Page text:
Women who suffer from pelvic-organ prolapse tend to under-report their symptoms due to embarrassment. About one in every three women over the age of 45 experiences some degree of prolapse. The most common symptoms? Urinary incontinence, back pain, feelings of pelvic fullness or pressure, pain during intercourse, and problems with bowel movements and “something coming out”.
The pelvic organs include the uterus, rectum and bladder. Prolapse occurs when the muscles and ligaments of the pelvic floor, which support these organs, weaken, causing one or more of the organs to drop out of place.
This common condition usually results from multiple vaginal births, menopause and estrogen loss.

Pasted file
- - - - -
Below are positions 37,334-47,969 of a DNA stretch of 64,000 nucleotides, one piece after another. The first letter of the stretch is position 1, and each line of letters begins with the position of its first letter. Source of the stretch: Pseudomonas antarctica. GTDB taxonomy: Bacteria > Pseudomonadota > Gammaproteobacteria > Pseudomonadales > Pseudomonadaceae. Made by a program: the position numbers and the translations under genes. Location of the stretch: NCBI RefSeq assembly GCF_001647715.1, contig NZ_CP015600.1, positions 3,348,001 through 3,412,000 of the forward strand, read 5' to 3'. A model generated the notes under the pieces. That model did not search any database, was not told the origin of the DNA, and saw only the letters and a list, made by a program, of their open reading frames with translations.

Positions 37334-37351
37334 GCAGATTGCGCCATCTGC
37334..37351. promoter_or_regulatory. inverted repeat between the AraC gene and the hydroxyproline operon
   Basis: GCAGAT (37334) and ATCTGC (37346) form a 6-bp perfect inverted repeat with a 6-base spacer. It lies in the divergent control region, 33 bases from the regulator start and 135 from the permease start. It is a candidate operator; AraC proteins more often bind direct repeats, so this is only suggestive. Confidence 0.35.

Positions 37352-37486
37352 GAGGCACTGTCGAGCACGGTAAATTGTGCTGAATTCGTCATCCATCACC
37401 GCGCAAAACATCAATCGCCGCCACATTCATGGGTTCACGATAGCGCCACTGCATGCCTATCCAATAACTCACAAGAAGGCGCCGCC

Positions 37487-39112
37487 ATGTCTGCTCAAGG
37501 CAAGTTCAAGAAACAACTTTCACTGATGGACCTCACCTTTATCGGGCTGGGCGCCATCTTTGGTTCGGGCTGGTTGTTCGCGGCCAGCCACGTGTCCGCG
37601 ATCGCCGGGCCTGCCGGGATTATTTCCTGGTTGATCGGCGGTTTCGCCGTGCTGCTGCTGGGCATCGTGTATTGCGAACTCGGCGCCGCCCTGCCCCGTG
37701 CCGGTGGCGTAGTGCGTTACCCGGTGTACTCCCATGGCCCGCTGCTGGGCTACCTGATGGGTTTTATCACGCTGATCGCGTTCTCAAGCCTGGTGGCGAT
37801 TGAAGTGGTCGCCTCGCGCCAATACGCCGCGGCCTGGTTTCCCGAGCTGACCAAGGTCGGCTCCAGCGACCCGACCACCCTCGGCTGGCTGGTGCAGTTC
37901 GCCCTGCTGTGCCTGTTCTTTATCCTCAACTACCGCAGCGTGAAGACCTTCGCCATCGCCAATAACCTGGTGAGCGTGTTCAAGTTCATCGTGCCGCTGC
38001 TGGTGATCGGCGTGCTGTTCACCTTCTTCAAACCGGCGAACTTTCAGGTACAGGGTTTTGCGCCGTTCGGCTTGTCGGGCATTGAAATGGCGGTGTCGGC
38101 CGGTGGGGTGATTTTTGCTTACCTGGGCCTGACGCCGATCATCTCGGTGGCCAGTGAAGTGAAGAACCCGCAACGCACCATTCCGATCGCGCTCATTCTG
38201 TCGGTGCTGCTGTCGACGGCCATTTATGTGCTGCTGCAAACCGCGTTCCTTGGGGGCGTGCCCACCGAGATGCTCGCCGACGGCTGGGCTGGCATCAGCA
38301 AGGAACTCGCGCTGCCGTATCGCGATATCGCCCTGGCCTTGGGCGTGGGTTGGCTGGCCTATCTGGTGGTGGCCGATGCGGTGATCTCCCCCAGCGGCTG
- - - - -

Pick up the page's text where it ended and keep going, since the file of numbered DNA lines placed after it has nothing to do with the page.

When considering the best treatment options for prolapse, our doctors take into account which organs are affected, the severity of symptoms, and whether other medical conditions are present. Many patients are able to reduce pain and pressure with non-surgical treatment or through insertion of a pessary (a doughnut-shaped silicon device) into the vagina. If non-surgical techniques fail to alleviate the pain or pressure, prolapse repair may be the next step.
The procedure takes about 45 minutes to perform under general anesthesia. Patients usually stay overnight in the hospital and are told to “take it easy” for six to eight weeks, avoiding strenuous activity or heavy lifting.
Talk to us about your symptoms and learn if this procedure is right for you.